Friday, 15 August 2008

Ontario Chutney

Chutney (or chatni, a more accurate transliteration) refers to a variety of Indian condiments; usually intensely flavoured thick sauces, but they can also be thin, or even dry; occasionally smooth but generally fairly chunky. They often have a bit of sweetness to them. This idea got taken back to Britain, and by Victorian times chutney was firmly established there as a kind of thick, spiced jam to be eaten with meat, possibly curried, for a value of curry also defined by British imperialism.

The idea of chutney as a preserve is one that makes a lot of sense in a northern climate; our fresh fruits and vegetables just aren't around for all that long. Here I have taken inspiration from several recipes for English-style mango chutney - although I think one of them may have staggered through the Caribbean and picked up a little extra spicing - and then I swapped out all the exotic southern fruits for exotic northern fruits. Good stuff.

I ended up with rather a lot of chutney; you could cut it in half quite easily I would think. In which case it will likely not take 45 minutes to thicken up. No problem; turn it off when it's thick, and bring it back up to a boil just before you are ready to can it.

10 250-ml jars
2 hours - 1 hour prep, 1 hour canning

The Chutney iIngredients in the Pot
The chutney ready to start cooking.

The Chutney Waiting to be Sealed
The jars of chutney ready to be sealed, above; and the finished jars of chutney, below.

The Finished Jars of Chutney
1 1/2 cups apple butter
1 1/2 cups white vinegar
2 cups Sucanat
2 cups dried cranberries
2 tablespoons pickling salt
1 1/2 tablespoons cumin seed, ground
1 1/2 tablespoons coriander seed, ground
1 1/2 teaspoons ground cloves

1 to 3 fresh cayenne peppers
1 cup peeled, minced fresh ginger (about 200 grams/ 1/2 pound)
4 mild green peppers
3 quarts peaches, a little on the unripe side
OR a combination of peaches and apricots

Into a large canning kettle put the apple butter, vinegar, Sucanat, cranberries, salt and prepared spices.

Peel the ginger and trim the stems from the cayenne. Mince them finely - a food processor is the best way. Add them to the kettle. The seeds from the cayenne chiles will add a lot of heat; it is your choice to leave them in or remove them, along with the stems. I left mine in, and I used 3 of them. My impression is that my chutney is pretty hot; you may wish to adjust accordingly.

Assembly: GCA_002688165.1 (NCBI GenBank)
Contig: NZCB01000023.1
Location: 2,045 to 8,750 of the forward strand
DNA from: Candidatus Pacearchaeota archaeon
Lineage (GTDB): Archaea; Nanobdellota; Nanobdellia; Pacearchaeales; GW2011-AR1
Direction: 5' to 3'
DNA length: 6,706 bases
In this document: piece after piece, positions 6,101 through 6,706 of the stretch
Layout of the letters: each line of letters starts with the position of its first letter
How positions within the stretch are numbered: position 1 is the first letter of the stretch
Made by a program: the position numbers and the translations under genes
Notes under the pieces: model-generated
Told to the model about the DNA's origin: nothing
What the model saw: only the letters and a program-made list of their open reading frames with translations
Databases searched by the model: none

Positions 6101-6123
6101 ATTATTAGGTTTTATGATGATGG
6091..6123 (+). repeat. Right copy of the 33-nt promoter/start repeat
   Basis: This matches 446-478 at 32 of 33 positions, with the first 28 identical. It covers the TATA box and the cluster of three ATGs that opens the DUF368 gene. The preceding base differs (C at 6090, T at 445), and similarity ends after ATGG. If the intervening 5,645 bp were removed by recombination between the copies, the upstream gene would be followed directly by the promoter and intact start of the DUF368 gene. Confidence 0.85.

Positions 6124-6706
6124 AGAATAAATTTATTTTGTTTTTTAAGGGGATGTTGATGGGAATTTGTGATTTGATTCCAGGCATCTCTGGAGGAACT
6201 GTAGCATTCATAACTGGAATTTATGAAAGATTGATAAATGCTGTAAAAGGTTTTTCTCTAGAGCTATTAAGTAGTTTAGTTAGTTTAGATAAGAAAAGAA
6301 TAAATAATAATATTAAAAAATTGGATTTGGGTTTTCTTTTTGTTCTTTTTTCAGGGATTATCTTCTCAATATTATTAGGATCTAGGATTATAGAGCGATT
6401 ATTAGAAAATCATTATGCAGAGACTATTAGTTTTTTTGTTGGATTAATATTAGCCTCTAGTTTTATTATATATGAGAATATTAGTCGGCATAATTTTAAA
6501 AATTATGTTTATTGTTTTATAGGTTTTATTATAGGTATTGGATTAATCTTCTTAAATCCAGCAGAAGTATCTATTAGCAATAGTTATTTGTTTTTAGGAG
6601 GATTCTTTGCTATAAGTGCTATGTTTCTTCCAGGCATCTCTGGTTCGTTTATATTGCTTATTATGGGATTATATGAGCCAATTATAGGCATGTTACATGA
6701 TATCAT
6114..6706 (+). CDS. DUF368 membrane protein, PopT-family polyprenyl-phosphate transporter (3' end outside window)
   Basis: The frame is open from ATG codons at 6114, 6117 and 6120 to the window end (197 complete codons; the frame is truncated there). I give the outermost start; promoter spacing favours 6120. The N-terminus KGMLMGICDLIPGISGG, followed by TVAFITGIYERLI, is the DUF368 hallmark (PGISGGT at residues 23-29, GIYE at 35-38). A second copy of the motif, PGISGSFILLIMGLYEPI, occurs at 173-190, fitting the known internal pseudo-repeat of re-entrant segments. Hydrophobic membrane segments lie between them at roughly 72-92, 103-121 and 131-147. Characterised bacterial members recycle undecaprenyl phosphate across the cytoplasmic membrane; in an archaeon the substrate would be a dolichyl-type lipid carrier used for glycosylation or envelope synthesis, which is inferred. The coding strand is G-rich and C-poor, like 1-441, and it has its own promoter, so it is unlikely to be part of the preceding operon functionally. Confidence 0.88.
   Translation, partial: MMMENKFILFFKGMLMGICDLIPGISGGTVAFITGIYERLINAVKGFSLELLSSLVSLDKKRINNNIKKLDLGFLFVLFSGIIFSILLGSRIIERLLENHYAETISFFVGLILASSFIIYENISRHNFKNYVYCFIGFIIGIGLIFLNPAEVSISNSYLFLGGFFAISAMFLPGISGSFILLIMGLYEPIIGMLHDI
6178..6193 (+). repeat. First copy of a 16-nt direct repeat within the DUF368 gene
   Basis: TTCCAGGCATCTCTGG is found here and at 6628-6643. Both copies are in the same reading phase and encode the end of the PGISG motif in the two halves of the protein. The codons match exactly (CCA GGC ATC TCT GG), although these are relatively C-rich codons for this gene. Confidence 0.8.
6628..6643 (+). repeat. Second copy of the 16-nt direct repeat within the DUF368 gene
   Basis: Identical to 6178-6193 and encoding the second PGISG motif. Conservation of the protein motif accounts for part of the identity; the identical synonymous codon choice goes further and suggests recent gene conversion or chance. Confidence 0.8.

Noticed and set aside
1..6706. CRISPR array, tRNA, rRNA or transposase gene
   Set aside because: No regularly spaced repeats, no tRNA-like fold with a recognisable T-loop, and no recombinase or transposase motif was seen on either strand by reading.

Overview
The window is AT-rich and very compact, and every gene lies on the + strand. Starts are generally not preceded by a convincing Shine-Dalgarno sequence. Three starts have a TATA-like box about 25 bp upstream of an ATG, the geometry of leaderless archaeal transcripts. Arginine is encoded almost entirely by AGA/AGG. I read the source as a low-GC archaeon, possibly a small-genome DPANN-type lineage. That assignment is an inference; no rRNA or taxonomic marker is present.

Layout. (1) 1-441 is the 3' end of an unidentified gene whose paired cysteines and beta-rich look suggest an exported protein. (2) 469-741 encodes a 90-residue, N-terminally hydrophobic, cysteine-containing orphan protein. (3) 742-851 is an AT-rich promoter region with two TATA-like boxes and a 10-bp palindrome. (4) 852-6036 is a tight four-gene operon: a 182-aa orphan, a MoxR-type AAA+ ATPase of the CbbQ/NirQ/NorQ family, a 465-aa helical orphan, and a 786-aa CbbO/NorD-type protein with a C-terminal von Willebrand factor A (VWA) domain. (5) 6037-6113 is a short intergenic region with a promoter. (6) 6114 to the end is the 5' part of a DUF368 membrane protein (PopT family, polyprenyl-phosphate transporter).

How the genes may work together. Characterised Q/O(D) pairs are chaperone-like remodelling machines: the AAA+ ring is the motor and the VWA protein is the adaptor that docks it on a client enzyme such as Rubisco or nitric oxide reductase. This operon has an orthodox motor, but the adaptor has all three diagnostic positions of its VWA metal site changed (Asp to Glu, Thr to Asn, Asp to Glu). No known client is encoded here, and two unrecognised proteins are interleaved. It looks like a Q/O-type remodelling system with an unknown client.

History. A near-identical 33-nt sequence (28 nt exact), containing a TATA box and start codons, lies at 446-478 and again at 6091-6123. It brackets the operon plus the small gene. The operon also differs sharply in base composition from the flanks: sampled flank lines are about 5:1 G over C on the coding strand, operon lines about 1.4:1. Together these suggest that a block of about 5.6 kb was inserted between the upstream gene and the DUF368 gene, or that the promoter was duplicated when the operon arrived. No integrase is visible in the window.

Put a large pot of water on to boil to blanch the peaches. Fill a large bowl or the sink with cold water.

Wash the mild green peppers, core them, and chop them. Add them to the kettle.

Blanch the peaches by dropping them into the boiling water (in batches) for a minute to a minute and a half each. Remove them to a bowl or sink full of cold water to cool. When cool enough to handle, pull off the skin (it should come right off) and chop them coarsely, discarding the pits. Add them to the kettle. If you are using apricots, don't bother to skin them.

Put the kettle on to come up to a boil. While it heats, put the jars into a canner with water to cover them by at least an inch. Set that on to come up to a boil, and boil the jars for 10 minutes. Total time is likely to be about 45 minutes. Add a shot of vinegar to the water if you have hard water.

Meanwhile, boil the chutney, stirring frequently, until thickened. Conveniently, that should be about 45 minutes.

Put the lids and rings into another pot, with water to cover. About 5 minutes before you are ready to remove the jars from the canner and start filling them, turn the heat on for the lids and rings, and boil them for 5 minutes.

Meanwhile, remove the jars from the canner. Empty the water from half of them back into the canner, and empty the other half into the sink.

Fill the jars with the hot chutney, using a sterilized ladle (put it in the top of the canner for a few minutes; the funnel too, if you are using one.) Wipe the rims of the jars with a paper towel dipped in the boiling water. Seal with the prepared lids and rings. They should be on firmly, but don't wrench them - they need to expand and contract as they seal. Put the jars back into the boiling water in the canner, and process for 10 minutes. Allow to cool, check for seals, and label.

Last year at this time I Roasted an Organic Chicken and made Cole Slaw with Lime-Celery Seed Dressing.

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